PWM pulse width modulation technology (Pulse Width Modulation, PWM) refers to the use of a reference wave (usually a sine wave, sometimes a trapezoidal wave or a sine wave or square wave injected with zero sequence harmonics) as a modulating wave (Modulating Wave) ), and F (F is the carrier ratio) times the frequency of the modulation wave triangle wave (sometimes also used sawtooth wave) as the carrier wave (Carrier Wave) for waveform comparison, the modulation wave is greater than the carrier wave to produce a group of equal amplitude, and A rectangular pulse sequence whose width is proportional to the modulation wave is used to equivalently modulate the wave, and the analog quantity is replaced by a switch quantity, and the DC power is turned into an alternating current technology through the on/off control of the switch tube of the inverter. Since the upper and lower widths of the carrier triangle wave (or sawtooth wave) vary linearly, this modulation method is also linear. When the modulating wave is a sine wave, the pulse width of the output rectangular pulse sequence changes according to the sine law, so this modulation technique is usually also called sine pulse width modulation (Sinusoidal PWM) technique.
With the wide application of inverters in AC drives, UPS power supply and active filters, as well as the appearance of a large number of high-speed fully-controlled switching devices, PWM pulse width modulation technology has become the core of inverter technology, and it has been highly regarded by people. Pay attention to. Especially in recent years, the application of microprocessors and the realization of digital control have promoted the development of PWM pulse width modulation technology.
The development process of PWM pulse width modulation technology is a process of gradual improvement. In 1963, FGTurnbull proposed a method to eliminate specific harmonics; in 1964, A.Schnoung and H.Stemmler applied the modulation technology in the communication system to the AC drive inverter, resulting in sinusoidal PWM technology (Sinusoidal PWM) , Referred to as SPWM technology. S.R. Bowes of the University of Bristol in the United Kingdom promoted and applied it in 1975, making SPWM technology a hot spot of widespread concern. Later, Bowes successively proposed a fully digital SPWM technology solution, a regular sampling digital PWM solution, and a quasi-optimized PWM technology to improve the utilization rate of the DC voltage. In 1983, J. Holtz and others proposed the space phasor PWM technology. From the perspective of asynchronous motors, the technology directly uses the control method for the circular trajectory of the motor flux, so it is more intuitive and more intuitive to use. convenient.
Based on Tumbull’s method of eliminating specific harmonics, an optimized PWM concept to find the maximum or minimum appears. From 1977 to 1986, G.S.Buja, F.C.Zack and K.Taniguchi et al. proposed the optimal PWM method with the smallest current harmonic distortion (THDi), the best efficiency, and the smallest torque ripple. These methods have the advantages of high voltage utilization, fewer switching times, and can achieve control with specific optimization purposes. Therefore, people have been conducting research in this area. With the continuous improvement of microprocessor computing speed, J. Sun et al. proposed a real-time optimized PWM scheme in 1994.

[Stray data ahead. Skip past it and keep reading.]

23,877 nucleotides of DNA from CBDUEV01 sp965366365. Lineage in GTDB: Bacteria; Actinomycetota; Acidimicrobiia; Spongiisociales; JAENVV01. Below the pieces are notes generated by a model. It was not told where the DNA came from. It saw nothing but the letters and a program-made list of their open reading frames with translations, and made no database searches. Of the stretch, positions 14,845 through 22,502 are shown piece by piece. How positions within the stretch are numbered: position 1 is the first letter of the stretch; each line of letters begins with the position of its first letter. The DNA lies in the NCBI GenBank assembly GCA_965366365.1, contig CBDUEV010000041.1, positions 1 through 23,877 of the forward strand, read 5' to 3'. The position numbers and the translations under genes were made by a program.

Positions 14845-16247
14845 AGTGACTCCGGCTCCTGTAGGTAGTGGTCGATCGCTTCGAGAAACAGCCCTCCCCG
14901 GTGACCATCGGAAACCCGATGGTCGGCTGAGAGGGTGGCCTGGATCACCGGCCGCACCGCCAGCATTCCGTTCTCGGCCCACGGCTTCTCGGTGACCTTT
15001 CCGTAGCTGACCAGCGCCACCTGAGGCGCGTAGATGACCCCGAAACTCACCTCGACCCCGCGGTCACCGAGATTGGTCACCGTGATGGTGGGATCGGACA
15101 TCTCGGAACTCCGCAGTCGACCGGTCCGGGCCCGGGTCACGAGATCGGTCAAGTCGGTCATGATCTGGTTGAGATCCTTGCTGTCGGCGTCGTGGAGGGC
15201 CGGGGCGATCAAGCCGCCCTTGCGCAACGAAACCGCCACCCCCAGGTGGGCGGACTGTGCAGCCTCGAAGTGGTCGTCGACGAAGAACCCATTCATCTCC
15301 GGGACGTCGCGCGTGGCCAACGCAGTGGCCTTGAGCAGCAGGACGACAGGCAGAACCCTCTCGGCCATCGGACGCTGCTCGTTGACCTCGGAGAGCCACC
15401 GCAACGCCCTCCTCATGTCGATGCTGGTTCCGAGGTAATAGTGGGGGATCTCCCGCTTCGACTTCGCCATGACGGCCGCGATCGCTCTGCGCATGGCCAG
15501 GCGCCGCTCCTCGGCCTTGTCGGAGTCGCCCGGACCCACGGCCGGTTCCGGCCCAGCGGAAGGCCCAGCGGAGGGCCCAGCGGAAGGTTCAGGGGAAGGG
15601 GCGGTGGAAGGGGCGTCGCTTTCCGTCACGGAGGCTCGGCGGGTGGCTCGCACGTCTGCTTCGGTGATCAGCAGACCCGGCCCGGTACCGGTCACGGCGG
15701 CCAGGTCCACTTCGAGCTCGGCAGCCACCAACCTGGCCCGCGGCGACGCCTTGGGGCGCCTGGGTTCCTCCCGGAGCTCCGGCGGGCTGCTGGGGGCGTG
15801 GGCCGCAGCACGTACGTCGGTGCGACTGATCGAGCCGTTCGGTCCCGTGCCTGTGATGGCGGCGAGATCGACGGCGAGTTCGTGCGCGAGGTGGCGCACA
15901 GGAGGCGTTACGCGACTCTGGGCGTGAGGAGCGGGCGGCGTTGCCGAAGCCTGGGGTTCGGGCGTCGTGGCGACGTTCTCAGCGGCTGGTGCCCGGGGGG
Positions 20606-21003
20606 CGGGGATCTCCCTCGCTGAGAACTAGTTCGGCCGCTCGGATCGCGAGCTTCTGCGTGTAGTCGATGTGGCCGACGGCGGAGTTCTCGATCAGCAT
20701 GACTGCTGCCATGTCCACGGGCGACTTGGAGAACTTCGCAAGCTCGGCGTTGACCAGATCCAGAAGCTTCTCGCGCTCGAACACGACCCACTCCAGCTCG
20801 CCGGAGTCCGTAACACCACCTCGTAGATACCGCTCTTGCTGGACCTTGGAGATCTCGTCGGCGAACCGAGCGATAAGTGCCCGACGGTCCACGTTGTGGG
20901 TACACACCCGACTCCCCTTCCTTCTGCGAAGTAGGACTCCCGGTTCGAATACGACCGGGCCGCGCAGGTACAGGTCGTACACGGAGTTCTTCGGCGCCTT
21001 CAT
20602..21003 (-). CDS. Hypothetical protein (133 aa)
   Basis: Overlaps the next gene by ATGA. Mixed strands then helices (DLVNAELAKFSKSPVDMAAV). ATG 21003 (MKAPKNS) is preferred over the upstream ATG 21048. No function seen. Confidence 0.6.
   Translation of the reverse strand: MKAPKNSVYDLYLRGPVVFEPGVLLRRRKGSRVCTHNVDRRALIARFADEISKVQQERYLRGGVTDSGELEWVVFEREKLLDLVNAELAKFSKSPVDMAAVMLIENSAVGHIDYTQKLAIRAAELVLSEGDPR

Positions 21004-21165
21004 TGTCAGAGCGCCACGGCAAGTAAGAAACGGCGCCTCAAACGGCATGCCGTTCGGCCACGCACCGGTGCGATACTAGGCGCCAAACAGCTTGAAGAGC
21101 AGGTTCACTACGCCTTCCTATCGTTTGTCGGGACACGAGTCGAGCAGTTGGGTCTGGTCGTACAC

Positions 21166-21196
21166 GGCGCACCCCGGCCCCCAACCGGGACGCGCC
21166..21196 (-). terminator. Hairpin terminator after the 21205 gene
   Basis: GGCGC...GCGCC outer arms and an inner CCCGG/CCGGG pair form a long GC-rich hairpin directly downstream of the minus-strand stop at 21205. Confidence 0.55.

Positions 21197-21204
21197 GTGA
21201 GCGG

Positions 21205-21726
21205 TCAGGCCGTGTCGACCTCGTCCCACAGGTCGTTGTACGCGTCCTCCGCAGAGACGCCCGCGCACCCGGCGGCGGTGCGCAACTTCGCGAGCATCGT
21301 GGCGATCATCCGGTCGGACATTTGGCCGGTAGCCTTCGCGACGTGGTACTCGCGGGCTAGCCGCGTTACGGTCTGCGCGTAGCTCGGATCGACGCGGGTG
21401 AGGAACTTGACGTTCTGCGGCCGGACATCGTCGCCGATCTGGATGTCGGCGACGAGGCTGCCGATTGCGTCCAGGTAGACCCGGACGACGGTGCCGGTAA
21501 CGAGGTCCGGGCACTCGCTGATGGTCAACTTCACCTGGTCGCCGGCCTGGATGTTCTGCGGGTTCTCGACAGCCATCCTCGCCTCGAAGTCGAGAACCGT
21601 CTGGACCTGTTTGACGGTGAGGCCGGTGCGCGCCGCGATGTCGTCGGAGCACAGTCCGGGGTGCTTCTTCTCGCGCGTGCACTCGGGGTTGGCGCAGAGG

In addition, it should be mentioned that the current hysteresis comparison PWM technology proposed by ABPlunkett in 1980, and the fully digital Dead-beat Control PWM technology developed on this basis, both of which have simple implementation specialty. In order to eliminate noise, AM Tragnadlowsky, VGAgelidis and others proposed random PWM method from 1993 to 1994. It starts from changing the frequency spectrum of harmonics, so that the harmonics are evenly distributed in a wide frequency band to achieve noise suppression and The purpose of mechanical resonance.
The emergence of these new PWM technologies mentioned above is based on SPWM technology. In 1983, the author published an article “Mathematical Analysis of SPWM Inverter Theory” in the Proceedings of the Second Research Institute of the Ministry of Aerospace Industry, which rigorously proved the SPWM technology.
The PWM technology of the inverter can be divided into three major categories: waveform modulation PWM technology, optimized PWM technology and random PWM technology. PWM technology can be used for voltage-type inverters and current-type inverters, and it has greatly promoted the development of inverter technology.